You're First Time Sushi Experience

Step 1 - Choosing a Restaurant

Perhaps you have been invited to a Japanese restaurant for the first time, or perhaps you just want a new experience. Either way, the first step to trying sushi for the first time is finding someone to go with you. You should go with someone who knows a bit about sushi, since you don't want to worry about ordering or where to go. If you don't know anyone, just try to visit a moderately priced restaurant. Cheap sushi can have an overly fishy taste and bad texture. Make sure to ask questions, as the waitstaff at a nice Japanese restaurant will bend over backward to make sure you have a pleasant experience.

About Sushi

Step 2 - Sushi Etiquette

As a first time sushi eater, make sure you are familiar with the etiquette. Most western sushi bars, are not expecting much for the typical sushi goer, but learning a little about the culture and what is expected will make the experience more enjoyable. Some rules to remember:

  • Never pass food to someone using chopsticks. This act parallels passing cremated bones of a deceased relative at a Japanese funeral. If you must share food, pass them the plate so that they can pick from it instead.
  • If you take food from a shared plate (such as in the above situation), use the reverse ends of your chopsticks rather than the ends which go in your mouth.
  • Never bite into a piece of food and then replace the other half on your plate. Once you have picked something up you should eat all of it.
  • When not using your chopsticks, you should place them in front of you, parallel to the edge of the sushi bar, with the narrow ends in the provided hashi oki; never place them directly on the bar.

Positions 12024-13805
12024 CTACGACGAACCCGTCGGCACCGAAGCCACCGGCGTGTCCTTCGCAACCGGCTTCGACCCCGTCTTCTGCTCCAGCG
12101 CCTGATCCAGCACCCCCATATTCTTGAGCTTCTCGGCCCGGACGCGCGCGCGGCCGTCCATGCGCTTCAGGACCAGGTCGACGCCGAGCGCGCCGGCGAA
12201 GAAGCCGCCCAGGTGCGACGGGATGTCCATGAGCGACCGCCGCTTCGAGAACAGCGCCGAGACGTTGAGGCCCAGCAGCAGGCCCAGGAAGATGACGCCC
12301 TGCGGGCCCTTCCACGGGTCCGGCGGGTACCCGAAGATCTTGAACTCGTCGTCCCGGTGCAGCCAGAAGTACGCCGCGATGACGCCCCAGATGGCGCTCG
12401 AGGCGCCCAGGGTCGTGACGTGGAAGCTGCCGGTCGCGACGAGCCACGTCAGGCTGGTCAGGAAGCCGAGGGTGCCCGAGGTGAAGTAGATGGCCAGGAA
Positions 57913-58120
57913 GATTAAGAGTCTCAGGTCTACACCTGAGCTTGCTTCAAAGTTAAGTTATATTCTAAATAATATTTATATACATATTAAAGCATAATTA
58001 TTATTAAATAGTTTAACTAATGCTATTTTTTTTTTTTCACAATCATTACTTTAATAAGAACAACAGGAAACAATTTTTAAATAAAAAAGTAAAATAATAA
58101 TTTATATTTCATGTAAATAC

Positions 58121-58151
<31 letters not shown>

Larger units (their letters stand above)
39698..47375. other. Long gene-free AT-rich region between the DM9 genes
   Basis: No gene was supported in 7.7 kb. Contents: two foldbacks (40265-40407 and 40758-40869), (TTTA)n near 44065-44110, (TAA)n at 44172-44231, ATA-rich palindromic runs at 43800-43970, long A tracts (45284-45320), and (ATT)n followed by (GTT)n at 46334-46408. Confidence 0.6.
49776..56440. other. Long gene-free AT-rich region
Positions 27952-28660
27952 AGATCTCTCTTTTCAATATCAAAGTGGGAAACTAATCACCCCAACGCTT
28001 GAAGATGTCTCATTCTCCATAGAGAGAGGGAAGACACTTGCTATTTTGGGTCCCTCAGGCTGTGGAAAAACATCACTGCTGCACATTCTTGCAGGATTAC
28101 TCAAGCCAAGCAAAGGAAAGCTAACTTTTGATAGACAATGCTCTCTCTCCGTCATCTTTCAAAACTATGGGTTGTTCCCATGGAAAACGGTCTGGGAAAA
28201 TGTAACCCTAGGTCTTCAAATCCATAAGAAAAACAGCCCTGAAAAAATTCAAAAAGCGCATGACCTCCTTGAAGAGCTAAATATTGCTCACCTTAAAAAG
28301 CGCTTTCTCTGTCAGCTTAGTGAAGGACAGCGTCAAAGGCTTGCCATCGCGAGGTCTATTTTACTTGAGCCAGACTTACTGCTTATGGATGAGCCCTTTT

• Never leave rice after a meal. Leaving any kind of food is considered rude, but leaving rice is especially so.
  • Never smoke in a sushi bar, it obscures the delicate flavours of the fish for everyone else. Ashtrays will likely be provided in many sushi bars (especially in Europe and America) but to use them is dismissive of the efforts of the chef.
  • Never expect the chef to handle money, another employee will settle the bill for you. People who handle the food never touch the money.
  • Do not ask for knives. This would imply that the food is so tough it can't be properly eaten without them.
  • Most westerners eat sushi by dipping it rice-side-down into the soy, and let the soy soak up into the rice. Then they wonder why the sushi disintegrates on its way from the soy to their mouth, leaving little black flecks of soy-stained rice all over the bar and their clothing. Japanese people rarely have this problem, because they know that the purpose of the soy is not to flavour the rice, but the fish. As such, the sushi should be dipped rice-side-up in the soy and then carried to the mouth.

Step 3 - What to Order

Newbi sushi eaters generally start with maki, which is thin slices of fish and rice wrapped in seaweed. You should start out sharing a single roll, which comes with about six pieces, with a friend. The most popular maki in the United States is the California roll, which has a very rich taste and little or no raw fish. The Cucumber roll is very good as well, but also contains no fish. If you are willing to be adventurous, you should start with a Tuna roll, which is simply raw tuna, sushi rice, and seaweed. The taste of the seaweed and bittersweet taste of the rice will mostly overpower the tuna. Once you have tried maki, however, you should graduate to nigiri to have the true sushi experience.

Most Sushi Bars provide a 1 page sushi menu for you to fill in the quanties of each type sushi you want. You will often see these readily available at the bar along with small pencils for filling in your order. Feel free to order multiple times. Many places include 2 columns on the sushi menu for entering your first and second orders. See a sample menu here.

About Sushi